Actually I captured most of my new counties on a single day. We drove from Durango to Denver using the default route. We had some friends to visit in Denver so I didn’t want to go out of the way. Even so, that brought me through Archuleta, Mineral, Rio Grande, Saguache, Chaffee, and Park Counties for the first time. Driving through Saguache offered particularly remarkable scenery. Much of the county sat in humongous bowl surrounded by mountains on all sides. Amazingly flat, filled with fertile fields, and yet the wide plain sat at an elevation of something like 8,000 feet (2,400 metres). Park County also offered a little entertainment, if only as the setting of the South Park cartoon. That included a drive through Fairplay, the inspiration for the quiet mountain town where Stan, Kyle, Kenny and Cartman lived.

Nine (possibly ten) new county captures didn’t seem like a lot from a numerical perspective. Nonetheless, we covered quite a bit of territory and had a great time doing it.

See Also: The Complete Photo Album on Flickr

Tendril of Fairmont

On July 30, 2017 · 1 Comments

Last October I took a trip through various parts of northern West Virginia to count some counties. This included a stopover in Morgantown, home of the state’s flagship West Virginia University. I had to bypassed this area a number of times previously so I enjoyed being able to stop for once.


Fairmont
Fairmont, West Virginia
via Google Maps

Research at the time brought my attention to the nearby town of Fairmont. I noticed that Fairmont included a long tendril with a bulb on its southern end. It almost looked like an umbilical cord, literally just the width of a road for a couple of miles. What could possibly be so important that the town had to reach out like that and make sure this acreage fell within its borders? I should have been tipped-off by my numerous drives up and down I-79 over the years. I’d noticed an office park with huge satellite dishes by the side of the highway.


I-79 Technology Park


DSC_4119
Dedicating New, Innovative North Central Advanced Technology Center.
Photo by Governor Earl Ray Tomblin on Flickr (cc)

Sure enough, those dishes appeared within the confines of the I-79 Technology Park. This served as West Virginia’s answer to North Carolina’s Research Triangle Park. WVU, a major research university, sat just twenty minutes up the road and offered a solid anchor. The facility contained 750,000 square feet (70,000 square metres) of building space. These housed data centers and offices for 30 businesses, where 1,500 people worked (map). Many of those jobs were solid, high-paying scientific an engineering positions too. No wonder Fairmont claimed it.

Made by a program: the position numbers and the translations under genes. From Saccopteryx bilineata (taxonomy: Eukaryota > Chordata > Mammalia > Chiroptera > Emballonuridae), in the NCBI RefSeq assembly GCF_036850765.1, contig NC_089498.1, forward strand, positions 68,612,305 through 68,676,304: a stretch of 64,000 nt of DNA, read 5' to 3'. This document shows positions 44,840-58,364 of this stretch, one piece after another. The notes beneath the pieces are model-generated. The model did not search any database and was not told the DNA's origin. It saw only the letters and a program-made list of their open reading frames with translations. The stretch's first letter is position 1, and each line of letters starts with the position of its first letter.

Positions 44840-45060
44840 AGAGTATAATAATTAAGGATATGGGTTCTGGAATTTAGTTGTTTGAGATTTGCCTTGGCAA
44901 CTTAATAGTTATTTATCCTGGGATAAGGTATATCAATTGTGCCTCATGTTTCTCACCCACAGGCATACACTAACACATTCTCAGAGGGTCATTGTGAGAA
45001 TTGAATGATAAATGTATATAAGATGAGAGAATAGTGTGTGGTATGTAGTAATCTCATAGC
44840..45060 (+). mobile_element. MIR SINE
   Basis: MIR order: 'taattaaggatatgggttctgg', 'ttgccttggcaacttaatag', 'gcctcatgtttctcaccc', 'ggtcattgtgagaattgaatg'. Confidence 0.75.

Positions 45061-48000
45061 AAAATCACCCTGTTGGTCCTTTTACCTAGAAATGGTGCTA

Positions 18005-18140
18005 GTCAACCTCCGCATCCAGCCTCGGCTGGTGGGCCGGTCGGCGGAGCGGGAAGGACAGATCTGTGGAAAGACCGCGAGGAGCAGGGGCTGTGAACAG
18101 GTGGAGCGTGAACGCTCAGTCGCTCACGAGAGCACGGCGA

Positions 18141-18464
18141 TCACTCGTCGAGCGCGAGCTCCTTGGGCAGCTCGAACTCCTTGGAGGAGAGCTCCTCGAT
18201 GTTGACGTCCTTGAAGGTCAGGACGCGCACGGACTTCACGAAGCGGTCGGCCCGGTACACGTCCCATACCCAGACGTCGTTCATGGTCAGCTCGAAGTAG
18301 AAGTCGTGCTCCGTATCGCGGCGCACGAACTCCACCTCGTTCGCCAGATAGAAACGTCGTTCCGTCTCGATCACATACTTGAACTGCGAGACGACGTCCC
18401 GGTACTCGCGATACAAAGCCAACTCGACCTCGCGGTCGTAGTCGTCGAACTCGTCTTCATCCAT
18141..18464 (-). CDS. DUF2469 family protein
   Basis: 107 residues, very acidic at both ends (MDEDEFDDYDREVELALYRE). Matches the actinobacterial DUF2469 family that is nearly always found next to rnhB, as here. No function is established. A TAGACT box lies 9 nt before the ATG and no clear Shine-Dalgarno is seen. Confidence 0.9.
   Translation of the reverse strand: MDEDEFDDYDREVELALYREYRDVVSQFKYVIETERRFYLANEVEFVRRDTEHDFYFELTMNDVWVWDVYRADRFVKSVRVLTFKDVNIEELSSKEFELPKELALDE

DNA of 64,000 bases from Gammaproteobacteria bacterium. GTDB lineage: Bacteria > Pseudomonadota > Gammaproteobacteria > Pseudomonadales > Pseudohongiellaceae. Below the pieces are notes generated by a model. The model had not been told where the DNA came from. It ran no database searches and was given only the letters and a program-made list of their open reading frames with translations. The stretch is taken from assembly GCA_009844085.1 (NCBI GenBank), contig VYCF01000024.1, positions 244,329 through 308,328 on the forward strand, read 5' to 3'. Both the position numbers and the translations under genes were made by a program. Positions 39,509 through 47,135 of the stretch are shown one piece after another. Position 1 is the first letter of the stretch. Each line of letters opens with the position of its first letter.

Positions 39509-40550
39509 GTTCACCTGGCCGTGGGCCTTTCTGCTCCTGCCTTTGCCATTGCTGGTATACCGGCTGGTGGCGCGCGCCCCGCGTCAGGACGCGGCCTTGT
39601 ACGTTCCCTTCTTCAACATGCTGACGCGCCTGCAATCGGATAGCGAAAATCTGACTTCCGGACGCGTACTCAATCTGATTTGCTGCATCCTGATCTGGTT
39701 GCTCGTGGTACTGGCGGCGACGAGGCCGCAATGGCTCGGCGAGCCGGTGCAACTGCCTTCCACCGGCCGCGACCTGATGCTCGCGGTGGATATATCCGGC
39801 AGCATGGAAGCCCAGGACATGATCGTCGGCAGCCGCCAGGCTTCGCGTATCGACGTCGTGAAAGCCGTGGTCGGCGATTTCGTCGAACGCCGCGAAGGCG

The government also maintained a visible presence there. The National Aeronautics and Space Administration operated its Independent Verification and Validation program on the campus. There it tested all of its mission critical software, a program created as a result of the Space Shuttle Challenger Accident. The National Oceanic and Atmospheric Administration ran a supercomputer center there too.

These facilities should help dispel the myth that everyone in West Virginia works in a coal mine. Mystery solved, I could go ahead and end this article, right?


Captain James Booth



Captain James Booth Memorial

Well, maybe not so quickly. The tendril — Industrial Park Road — bisected a large grassy area just as it entered I-79 Technology Park. My curiosity got the best of me so I drilled down to check it out. There I noticed the Captain James Booth Memorial. I’d never heard of Captain James Booth and I didn’t know why he warranted a memorial. The memorial itself fell just outside of Fairmont’s borders although I considered it close enough for my purposes.

Obviously this high-tech corridor with its data centers and satellite dishes didn’t always exist in this manner. The area was on the wild edge of the American colonial frontier two hundred and fifty years ago. James Booth, an officer who served under George Washington before the United States declared independence, settled in the Monogahela Valley in 1772. He was the first person of European ancestry to live there permanently. Nobody knew much about his earlier life, though. Historians couldn’t even agree on his parents or his place of birth. However he earned a minor historical footnote for the Boothsville settlement he founded in the valley, a few miles south of current Fairmont.

Five years later, Native Americans believed to be from the Shawnee tribe ambushed Booth and his party. He took an arrow to the chest and died. His memorial marked the spot of his death as well as his grave.


Some More Parks


Wheaties/Mary Lou Retton 2.15.12
Wheaties/Mary Lou Retton. Image provided by General Mills on Flickr (cc)

I noticed a small, less dramatic tendril on the eastern side of Fairmont too. The connecting feature went by a more interesting name, Pinch Gut Hollow Road. This road tethered Morris Park into the town boundaries. It seemed like a nice gesture for them to include a park although nothing made it particularly special. The 112 acre property featured nature trails, picnic pavilions, courts for basketball and tennis, and such. Again, nothing remarkable.